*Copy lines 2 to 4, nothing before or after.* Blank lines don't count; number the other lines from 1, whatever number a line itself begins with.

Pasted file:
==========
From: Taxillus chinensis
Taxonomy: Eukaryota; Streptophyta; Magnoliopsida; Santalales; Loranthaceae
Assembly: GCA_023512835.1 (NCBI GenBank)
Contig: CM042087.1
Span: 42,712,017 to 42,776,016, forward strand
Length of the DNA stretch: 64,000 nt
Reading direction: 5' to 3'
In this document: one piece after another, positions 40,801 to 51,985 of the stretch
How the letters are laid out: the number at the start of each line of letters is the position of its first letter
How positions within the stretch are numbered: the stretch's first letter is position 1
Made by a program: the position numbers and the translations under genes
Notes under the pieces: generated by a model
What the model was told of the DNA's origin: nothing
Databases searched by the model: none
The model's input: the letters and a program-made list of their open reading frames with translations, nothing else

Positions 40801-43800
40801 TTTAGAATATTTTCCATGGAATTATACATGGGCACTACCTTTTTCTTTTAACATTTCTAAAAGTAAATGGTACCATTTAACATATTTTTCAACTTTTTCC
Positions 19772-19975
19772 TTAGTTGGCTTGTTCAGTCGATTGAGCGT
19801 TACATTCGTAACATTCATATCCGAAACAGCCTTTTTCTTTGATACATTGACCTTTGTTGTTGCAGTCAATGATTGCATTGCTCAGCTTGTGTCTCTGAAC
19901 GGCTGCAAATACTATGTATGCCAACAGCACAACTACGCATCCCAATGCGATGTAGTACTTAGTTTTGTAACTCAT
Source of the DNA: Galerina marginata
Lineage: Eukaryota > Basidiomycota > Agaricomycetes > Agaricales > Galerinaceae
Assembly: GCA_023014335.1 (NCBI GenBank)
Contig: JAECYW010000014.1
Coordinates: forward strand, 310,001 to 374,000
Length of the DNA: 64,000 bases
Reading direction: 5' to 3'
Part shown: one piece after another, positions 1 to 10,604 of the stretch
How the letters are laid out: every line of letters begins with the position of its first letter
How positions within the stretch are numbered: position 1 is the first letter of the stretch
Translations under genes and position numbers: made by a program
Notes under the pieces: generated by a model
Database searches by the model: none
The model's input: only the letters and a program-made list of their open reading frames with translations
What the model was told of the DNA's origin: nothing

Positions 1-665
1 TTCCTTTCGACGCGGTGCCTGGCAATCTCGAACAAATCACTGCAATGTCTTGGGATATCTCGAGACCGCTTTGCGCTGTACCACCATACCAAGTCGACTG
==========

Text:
Taxonomy: Eukaryota; Streptophyta; Magnoliopsida; Santalales; Loranthaceae
Assembly: GCA_023512835.1 (NCBI GenBank)
Contig: CM042087.1